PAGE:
Testing the HP stream as a wondows 8 capable portable device

The lease runs out on over 300 devices at my school next year which means we are currently shopping for replacements. We currently have an HP stream on loan from Cyclone computers to see if it would suit our requirements. The HP stream is a windows 8 alternative to the chromebook in terms of price point and specs and so far most staff and students have responded favourably to the device.

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Battery life and running

The HP stream has weighed in favourably in this aspect, lasting 2 days (approx 8-9 hours) of fairly consistent use at a moderate level before going flat. The screen brightness has multiple settings to help control/prolong the battery life.

The machine didn’t get hot on your lap and was very quiet, there is no fan so very little noise.

With multiple apps running it was a little slower, but not to the point of frustration for most users.

Connectivity and storage

Wasn’t an issue. Connected straight onto the school network and to a staff members home network too. It does have the annoying feature that the proxy setting isn’t stuck to the wireless network so you need to turn the proxy on and off, but as staff and students do that now it isn’t a big issue.

Connecting to a screen might be more challenging however. There is an HDMI cable though. As a windows 8.1 device it ‘should’ just connect to a screen beam, but it didn’t. There is no midi card, and the boxes to sort miracast were ‘greyed over’, so we will need to double check this with Cyclone.

The device will need to connect well however as there is very little hard storage, so most work will be cloud based. This is a wee black cloud for us, as our wifi is unreliable at the best of times. But it is being upgraded next year, so fingers crossed. There are 2 USB ports and a full size SD cards slot, so plenty of potential extra storage, although this might slow the machine down a tad as it isn’t overly grunty.

Screen, keyboard and trackpad

The HP stream looks good. It comes in bright pink or bright blue, has a good solid hinge and has some contrasting colours to snaz it up a bit.  The screen is pretty good from straight on, but students looking from the side did find it slightly hard to see. This means it would really only work well for 1:1 or 1:2 at most – it would be difficult for a group to use. The keyboard is really nice, the keys sink deeply, and it is only 1mm smaller than the keyboard on my macbook pro, and bigger than the surface pro. The trackpad is a little bit sticky, but worked well enough and has a definite click in. If this really bothered people, there is enough USB ports to have a plug in mouse.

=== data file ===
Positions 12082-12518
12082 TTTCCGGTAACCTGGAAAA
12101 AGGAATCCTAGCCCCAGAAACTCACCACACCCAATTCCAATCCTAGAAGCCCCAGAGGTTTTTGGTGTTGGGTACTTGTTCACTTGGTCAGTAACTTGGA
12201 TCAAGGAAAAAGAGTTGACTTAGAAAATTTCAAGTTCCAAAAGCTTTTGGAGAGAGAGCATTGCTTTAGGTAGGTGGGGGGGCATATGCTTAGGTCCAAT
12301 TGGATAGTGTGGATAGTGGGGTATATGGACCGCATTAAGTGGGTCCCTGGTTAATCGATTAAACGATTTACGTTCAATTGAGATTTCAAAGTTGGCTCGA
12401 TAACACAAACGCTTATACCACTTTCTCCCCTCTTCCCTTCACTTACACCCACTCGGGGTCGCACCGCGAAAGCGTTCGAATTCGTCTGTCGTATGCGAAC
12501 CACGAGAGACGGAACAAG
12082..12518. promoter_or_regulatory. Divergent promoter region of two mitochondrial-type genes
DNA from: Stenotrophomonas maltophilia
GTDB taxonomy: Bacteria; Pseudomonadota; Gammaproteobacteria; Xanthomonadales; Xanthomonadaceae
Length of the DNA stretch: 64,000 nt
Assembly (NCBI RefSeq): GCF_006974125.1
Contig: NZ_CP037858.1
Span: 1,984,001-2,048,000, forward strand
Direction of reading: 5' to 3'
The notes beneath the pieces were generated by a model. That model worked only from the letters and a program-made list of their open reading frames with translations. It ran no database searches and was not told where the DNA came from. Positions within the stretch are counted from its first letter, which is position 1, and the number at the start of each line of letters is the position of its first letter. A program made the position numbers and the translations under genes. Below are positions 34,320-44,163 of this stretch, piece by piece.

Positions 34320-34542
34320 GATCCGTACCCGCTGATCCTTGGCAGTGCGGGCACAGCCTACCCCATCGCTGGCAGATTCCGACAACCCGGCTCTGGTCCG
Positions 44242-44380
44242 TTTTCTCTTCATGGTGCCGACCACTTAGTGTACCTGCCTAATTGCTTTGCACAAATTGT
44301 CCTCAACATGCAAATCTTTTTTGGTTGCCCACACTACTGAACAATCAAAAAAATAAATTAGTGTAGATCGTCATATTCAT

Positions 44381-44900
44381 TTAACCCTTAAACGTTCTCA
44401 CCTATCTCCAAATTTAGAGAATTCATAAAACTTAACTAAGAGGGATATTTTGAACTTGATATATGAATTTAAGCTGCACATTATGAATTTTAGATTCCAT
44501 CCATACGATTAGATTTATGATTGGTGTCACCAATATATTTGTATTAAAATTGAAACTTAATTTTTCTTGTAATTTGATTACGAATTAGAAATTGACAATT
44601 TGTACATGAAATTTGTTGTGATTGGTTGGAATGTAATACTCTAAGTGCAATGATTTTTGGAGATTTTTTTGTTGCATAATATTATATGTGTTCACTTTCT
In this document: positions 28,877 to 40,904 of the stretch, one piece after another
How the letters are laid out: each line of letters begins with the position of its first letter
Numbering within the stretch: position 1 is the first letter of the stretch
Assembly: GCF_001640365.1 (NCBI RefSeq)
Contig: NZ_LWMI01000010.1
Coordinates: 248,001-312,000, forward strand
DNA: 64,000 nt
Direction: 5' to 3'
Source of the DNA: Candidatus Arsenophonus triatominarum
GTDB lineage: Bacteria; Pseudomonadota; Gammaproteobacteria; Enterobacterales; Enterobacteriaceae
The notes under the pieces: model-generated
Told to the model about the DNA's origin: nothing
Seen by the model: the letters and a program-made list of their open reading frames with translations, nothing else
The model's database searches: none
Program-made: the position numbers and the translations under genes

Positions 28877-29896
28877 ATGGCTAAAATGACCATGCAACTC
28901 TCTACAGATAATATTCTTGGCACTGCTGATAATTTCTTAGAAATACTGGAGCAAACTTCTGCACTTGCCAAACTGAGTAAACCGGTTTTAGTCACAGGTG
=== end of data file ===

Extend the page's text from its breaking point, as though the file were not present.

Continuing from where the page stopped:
The biggest issue was the screen ratio. The screen is 11 inches (you can get 13 inch also) but is it quite wide and a little short. It measured ~24.5 cm across and ~14.5cm on height, with a ratio of about ~1.7. In comparison, the surface pro is ~25.5 cm across, and ~17 cm high, so a ratio of ~1.5. The macbook pro is ~1.57 ratio. So the screen is rather short which makes it look a bit smaller than it is.

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With an A4 piece of paper for comparison, it is nearly as ‘long’ but not as high, so looks a bit smaller than it actually is.

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And a white board pen for scale – all teachers have one of those right 🙂

Student feedback.

Junior students were really positive. They liked that it was light, small, seemed ‘pretty tough’. It played youtube videos pretty well which was important to my year 9’s. Also that they could get it in another colour (both girls and boys weren’t super sold on the pink). They also seemed to care that there was a USB port. My year 9’s tested the camera, and it was suitable for their selfie needs. The year 7’s all wanted one NOW. Staff were considering getting them for their younger children.

My year 10’s were tougher critics. They were concerned about the screen size and we spent some time exploring the pros and cons of screen size.  Bigger screens means less battery life and more weight to carry. But a bigger screen would make writing the larger eassys and assignments easier for the senior school. I am thinking rather than getting them to research motors for their end of year topic I should have got them to select a device for the school 🙂

The few seniors I asked (most have already left so they are hard to find) thought it would be handy for research and just general day to day stuff, but they would want a bigger screen for assignments.

So we were agreed that it would make a solid device for the junior school, but would maybe be a bit limited as the students moved into the senior school.


The HP stream looks good. It is a low cost option that would meet the needs of most of our junior users for internet use/researching. Even many senior students could find it helpful to have with them. It is lightweight, compact, quiet (no need for fans so a really quiet running – and it didn’t get to hot either) and held the battery charge well. If you are considering or need a low cost option to offer to your students, it is definitely worth a look. It have nothing on surface pro, but for the price point it seems to be a good buy.

I also found this review via gizmodo, and this one via CNET helpful if you are considering the HP stream for your school.

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